Young Artist Interview: Nick Walkley
I can’t say I ever really expected to be in the privileged position I am today. For most of my upbringing I was a devoted cornet player frustrated with the idea that it would never amount to anything more than a full-time hobby! Now I am a classical trumpet player, with a full-time job in London as Principal Trumpet of the Band of the Welsh Guards. Around this I operate a busy yet rewarding freelance schedule as a teacher, orchestral player, soloist, ensemble leader and occasional music journalist. However, the path to this point has been anything but straight and smooth.
Music is literally in my blood. Brass music has been in my family for at least five generations, mostly at a local community level within brass bands, but my father was the first to take this onto a bigger stage. He is recognised as one of the finest brass band trombone players of his generation and the solo recordings he had made with the Williams Fairey and Sun Life bands in the 1980s/90s were some of my earliest musical inspirations. To leave a similar legacy of my own is still one of my biggest driving forces.
It was my early ambition to follow in my father’s footsteps and become Principal Cornet with the Williams Fairey band. I had that opportunity aged 19, though it wasn’t to last. I had committed to studying for a career in architecture at Manchester University; balancing two such vocations was always a challenge with too many compromises on each side. Various other short-lived stints in other famous bands followed, but that band in Stockport remains very dear to me. It was a first-rate education in brass playing, particularly with having the privilege of sitting next to Brian Taylor who was one of my earliest inspirations. He had been the principal cornet during my dad’s time and a member of the band for over 35 years, and remarkably he remains a key figure in driving the band ever forwards.
Music and architecture never really managed to coexist successfully and eventually one had to give way. After five years at university and two in the architectural profession, music eventually won out and I joined the army as a viable way of starting a career as a cornet player.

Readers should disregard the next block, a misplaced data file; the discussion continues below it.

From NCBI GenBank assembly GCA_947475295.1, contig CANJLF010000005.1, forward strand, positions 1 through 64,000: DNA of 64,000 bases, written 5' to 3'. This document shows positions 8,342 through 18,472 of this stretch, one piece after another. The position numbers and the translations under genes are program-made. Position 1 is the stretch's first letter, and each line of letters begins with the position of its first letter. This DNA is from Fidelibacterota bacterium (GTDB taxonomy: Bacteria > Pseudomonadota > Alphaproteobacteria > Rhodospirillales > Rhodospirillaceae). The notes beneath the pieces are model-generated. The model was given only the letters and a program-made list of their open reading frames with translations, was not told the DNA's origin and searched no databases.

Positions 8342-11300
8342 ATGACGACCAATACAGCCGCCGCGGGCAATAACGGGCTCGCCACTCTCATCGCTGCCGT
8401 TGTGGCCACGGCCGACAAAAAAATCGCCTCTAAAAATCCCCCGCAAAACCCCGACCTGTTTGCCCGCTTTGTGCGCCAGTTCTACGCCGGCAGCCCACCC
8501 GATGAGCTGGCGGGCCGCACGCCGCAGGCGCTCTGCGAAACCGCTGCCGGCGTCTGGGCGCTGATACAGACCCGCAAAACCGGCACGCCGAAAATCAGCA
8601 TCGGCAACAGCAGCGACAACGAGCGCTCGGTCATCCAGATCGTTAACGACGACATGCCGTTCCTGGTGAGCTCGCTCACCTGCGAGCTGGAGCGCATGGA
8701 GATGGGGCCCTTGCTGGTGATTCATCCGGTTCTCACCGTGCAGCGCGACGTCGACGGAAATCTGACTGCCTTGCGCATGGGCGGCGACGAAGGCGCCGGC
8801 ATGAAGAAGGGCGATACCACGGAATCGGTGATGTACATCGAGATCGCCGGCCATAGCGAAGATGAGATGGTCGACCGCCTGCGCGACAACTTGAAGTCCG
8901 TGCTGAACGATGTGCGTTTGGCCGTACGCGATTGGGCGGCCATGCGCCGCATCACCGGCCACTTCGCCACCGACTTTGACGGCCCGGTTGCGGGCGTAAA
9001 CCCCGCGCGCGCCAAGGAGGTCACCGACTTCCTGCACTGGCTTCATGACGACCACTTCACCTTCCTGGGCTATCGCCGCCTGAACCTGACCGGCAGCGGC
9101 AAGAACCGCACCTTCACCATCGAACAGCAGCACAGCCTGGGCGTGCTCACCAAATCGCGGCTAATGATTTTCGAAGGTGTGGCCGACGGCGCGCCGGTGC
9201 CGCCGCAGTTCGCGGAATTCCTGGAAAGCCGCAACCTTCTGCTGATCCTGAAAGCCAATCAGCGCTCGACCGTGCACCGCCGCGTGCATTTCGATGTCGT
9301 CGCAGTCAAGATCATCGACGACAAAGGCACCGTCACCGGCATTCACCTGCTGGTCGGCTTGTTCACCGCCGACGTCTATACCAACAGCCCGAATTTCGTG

After a busy couple of years in London with the Guards, which included the 2012 Olympics and Diamond Jubilee celebrations, I enrolled to study a Masters degree at the Royal Academy of Music (RAM) alongside the job. There were Forces musicians who have managed part-time study at similar institutions before me, but perhaps not to this extent; balancing these commitments was a challenge that brought extreme emotional highs and lows. Having not had an orchestral upbringing I was almost starting from scratch with much of the repertoire and had a mountain of catching up to do. To add to the pressure, I was footing most of the costs from my own pocket and failure would result in a heavy personal loss.
After two very intense years of hard work, with the results being posted to the RAM registry noticeboard, I was shocked not to find my name on the list with those who had passed their MA. I checked and rechecked the list continuously as a sense of horror began to take over. I started thinking how I was going to deliver the bad news to those who had been so supportive, and whether I’d be able to rearrange my plans over the summer to accommodate the resubmissions I might need to do. After a few minutes of continuous searching, my worries were relieved by an overwhelming sense of elation when I discovered it listed elsewhere with those awarded Distinction instead.
My involvement with WCOM began in 2013 by being awarded the Brass Ensemble Prize at RAM with my project ‘æðelfrìth’. It is a brass ensemble project based around the standard quintet, regularly augmented with other instruments such as harps, percussion, and any other number of brass players to form other ensembles. It focuses on the relations between Anglo, Nordic and Celtic cultures, drawing on repertoire from those regions. Much of the lighter repertoire we play comes from a folk background, and so there is a kind of modal theme going on which gives the project a distinct sort of ‘flavour’ to it.
I also based my final recital at RAM around a similar concept, drawing on some unusual repertoire from England, Iceland and Norway. Becoming a Yeoman of WCOM has been a key factor in this group taking off, and we are looking forward to some exciting concerts in 2015 as a result of that.
A full up-to-date account of my activities can be found at www.nickwalkley.com which includes information on æðelfrìth, links to some recordings, some self-written teaching resources and a regularly updated blog.